Koziar’s Christmas Village, known for its dazzling light displays in Bernville, celebrates its 73rd year of operation, with its opening on Nov. 7 and continuing shows through the holiday season (koziarschristmasvillage.com).

Delaware

Winter Wonderfest in Milton, Delaware, will offer holiday activities, Nov. 16-Dec. 30, but the drive-through Light Spectacular, featuring thousands of twinkling lights in festive designs, is definitely a crowd-pleaser. Visitors may also enjoy the Christmas Village, Coastal Tree Farm, and the Delaware Ice Skating Rink (visitdelaware.com).

More than 500,000 lights will illuminate Longwood Gardens in the Brandywine Valley from Thanksgiving through Jan. 6 (longwoodgardens.org).

Rehoboth Beach holds its annual Apple Illumination Christmas Light Show. Hosted by Apple Electric, the display comprises 50,000 Christmas lights that are synchronized to some of the most popular holiday tunes.

New Jersey

Cape May will offer myriad ways to celebrate during November and December, including holiday-themed trolley rides to see the lights, visits with Santa, and more (capemay.com).

Virginia

Busch Gardens will be swathed in more than 10 million lights that illuminate Christmas Town, Nov. 14-Jan. 3. Visitors may also enjoy the holiday train and festive holiday shows, Nov. 14-Jan. 3 (buschgardens.com).

West Virginia

Rated one of the top light displays in the United States, the Winter Festival of Lights in Wheeling, West Virginia, slated for Nov. 5-Jan. 3, features 300 acres of lights, seen over a six-mile drive, plus 90 attractions, lit by over one million LED lights (oglebay.com).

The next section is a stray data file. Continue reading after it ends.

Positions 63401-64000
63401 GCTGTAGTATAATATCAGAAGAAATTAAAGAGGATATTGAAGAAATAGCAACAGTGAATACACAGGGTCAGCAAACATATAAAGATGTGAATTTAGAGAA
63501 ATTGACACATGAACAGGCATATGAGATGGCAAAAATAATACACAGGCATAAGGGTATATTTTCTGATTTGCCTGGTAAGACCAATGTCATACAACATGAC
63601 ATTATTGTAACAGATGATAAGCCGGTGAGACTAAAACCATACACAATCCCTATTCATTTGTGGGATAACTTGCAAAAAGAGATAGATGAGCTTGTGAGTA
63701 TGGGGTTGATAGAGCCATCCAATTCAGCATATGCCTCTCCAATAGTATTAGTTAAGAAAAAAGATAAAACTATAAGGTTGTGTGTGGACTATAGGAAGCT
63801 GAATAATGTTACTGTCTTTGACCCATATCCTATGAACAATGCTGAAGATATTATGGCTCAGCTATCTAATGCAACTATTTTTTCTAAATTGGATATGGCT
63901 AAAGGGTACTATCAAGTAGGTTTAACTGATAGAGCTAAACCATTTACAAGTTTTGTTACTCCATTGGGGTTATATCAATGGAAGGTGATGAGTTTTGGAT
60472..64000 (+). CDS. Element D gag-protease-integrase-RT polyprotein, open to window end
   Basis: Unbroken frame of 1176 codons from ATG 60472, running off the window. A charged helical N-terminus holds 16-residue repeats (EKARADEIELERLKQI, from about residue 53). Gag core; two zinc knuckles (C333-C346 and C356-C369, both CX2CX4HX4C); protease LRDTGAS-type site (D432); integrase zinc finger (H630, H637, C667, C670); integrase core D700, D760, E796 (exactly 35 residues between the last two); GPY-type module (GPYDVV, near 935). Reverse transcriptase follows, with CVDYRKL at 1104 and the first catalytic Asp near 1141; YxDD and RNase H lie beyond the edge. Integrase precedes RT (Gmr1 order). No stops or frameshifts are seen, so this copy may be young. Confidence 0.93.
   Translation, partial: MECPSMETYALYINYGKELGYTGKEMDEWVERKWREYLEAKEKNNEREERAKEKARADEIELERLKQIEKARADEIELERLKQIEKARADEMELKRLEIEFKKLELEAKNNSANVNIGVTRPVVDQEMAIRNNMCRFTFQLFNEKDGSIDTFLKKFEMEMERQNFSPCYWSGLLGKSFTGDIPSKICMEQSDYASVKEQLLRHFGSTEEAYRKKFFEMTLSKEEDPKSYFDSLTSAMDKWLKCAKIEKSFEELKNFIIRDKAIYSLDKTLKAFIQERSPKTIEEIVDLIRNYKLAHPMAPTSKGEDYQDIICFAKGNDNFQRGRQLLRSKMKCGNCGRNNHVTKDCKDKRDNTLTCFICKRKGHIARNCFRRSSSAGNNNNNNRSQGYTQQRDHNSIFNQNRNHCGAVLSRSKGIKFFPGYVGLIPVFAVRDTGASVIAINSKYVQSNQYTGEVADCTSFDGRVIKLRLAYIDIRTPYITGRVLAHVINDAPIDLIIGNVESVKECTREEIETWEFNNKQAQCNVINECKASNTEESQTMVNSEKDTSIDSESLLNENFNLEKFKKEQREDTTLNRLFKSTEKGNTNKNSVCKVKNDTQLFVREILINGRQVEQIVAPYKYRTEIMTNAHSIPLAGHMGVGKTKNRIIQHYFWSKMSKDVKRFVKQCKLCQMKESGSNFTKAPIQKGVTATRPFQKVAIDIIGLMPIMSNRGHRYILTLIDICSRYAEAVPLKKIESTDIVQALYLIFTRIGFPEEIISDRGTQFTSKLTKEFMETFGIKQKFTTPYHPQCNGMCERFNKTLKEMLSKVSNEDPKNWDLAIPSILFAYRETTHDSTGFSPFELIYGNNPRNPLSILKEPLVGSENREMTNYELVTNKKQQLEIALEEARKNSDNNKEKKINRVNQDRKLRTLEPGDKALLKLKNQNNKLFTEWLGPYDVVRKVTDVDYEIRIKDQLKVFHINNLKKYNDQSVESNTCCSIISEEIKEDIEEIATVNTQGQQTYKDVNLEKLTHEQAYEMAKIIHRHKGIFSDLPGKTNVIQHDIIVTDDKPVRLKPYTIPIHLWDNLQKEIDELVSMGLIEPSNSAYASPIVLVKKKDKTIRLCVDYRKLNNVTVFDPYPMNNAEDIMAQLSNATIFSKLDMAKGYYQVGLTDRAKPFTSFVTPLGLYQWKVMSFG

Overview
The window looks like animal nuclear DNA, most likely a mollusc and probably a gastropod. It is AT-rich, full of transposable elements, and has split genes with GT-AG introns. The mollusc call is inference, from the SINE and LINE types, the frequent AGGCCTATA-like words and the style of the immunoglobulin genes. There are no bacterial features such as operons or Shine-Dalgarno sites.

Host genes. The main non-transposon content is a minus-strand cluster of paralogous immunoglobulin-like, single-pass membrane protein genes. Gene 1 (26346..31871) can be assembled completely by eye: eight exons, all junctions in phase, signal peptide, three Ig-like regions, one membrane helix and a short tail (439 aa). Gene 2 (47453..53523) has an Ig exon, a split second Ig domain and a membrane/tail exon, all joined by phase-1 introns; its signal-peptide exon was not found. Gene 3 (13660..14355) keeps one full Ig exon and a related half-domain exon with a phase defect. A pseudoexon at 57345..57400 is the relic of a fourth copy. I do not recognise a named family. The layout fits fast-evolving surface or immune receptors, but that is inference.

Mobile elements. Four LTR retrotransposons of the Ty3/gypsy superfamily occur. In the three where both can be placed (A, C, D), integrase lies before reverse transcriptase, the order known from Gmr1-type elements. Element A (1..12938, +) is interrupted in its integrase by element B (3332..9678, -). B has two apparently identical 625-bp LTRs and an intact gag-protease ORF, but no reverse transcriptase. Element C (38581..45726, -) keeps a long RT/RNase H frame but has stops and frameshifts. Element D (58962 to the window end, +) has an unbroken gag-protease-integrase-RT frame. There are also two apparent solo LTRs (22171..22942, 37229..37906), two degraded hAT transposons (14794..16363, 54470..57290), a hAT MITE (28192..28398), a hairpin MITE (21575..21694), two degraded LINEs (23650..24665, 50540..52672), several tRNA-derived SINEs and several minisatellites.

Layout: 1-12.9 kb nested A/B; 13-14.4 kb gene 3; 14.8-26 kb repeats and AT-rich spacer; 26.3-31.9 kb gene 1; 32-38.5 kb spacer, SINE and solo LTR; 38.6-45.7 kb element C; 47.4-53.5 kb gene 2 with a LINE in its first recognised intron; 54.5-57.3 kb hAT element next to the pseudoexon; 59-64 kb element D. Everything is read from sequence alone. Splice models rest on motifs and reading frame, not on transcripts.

Travel Trends

  • According to the U.S. Travel Association, 55 percent of all small travel businesses in the country are at risk of taking longer than six months to recover or may never recover at all. The data prepared by Tourism Economics shows that travel-supported jobs, which employed one in 10 Americans prior to the pandemic, are extremely threatened. More than half of travel-supported jobs in the U.S. disappeared between the onset of the pandemic and May 1, and the overall U.S. economy is projected to lose $1.2 trillion this year because of the drop in travel. Prior to the pandemic, travel was a Top 10 employer in 49 states and the District of Columbia. There is “an urgent need for further legislative measures to provide immediate relief to small travel businesses and their employees,” states President and CEO Roger Dow (ustravel.org).
  • Meanwhile, a new “Retravel Life” virtual event, which made its first appearance in late September, is focusing on new travel topics. G Adventures, a small group adventure operator, is hosting a series of live discussions with leading voices in the travel industry — travel agents, suppliers, consumers and the media — to tackle the most pressing issues facing travel today and to shine a light on the travelers’ power to enact change and contribute to making the new way of travel better for everyone. The expectation is that a new style of travel will emerge — one that is centered around cultural exchanges and ensures that local people and places benefit from all forms of travel (retravellive.com).
  • With travelers’ increased interest in road trips and camping staycations, bookings for RV rentals have surged 350 percent this year. In response to the demand, VacationRenter, a company that puts together the best rentals to help travelers find the RV that fits their needs, and RVshare, the first and largest peer-to-peer RV rental marketplace have formed a partnership that will make finding the perfect RV easier. For more details, check out vacationrenter.com.

If you’re planning to travel to Europe in the future, follow the advice of savvy traveler Rick Steves: Self-isolate at home as much as possible, socially distance in public and be sure to wear a mask. By the way, Steves has a plethora of travel articles, videos and podcasts on his Facebook page. He is currently welcoming suggestions for “No Travel Tips.” Here’s a sample: “Serve coffee to your quarantine mates in petite cups and charge for refills.”

Carol Timblin welcomes travel news at ctimblin@gmail.com.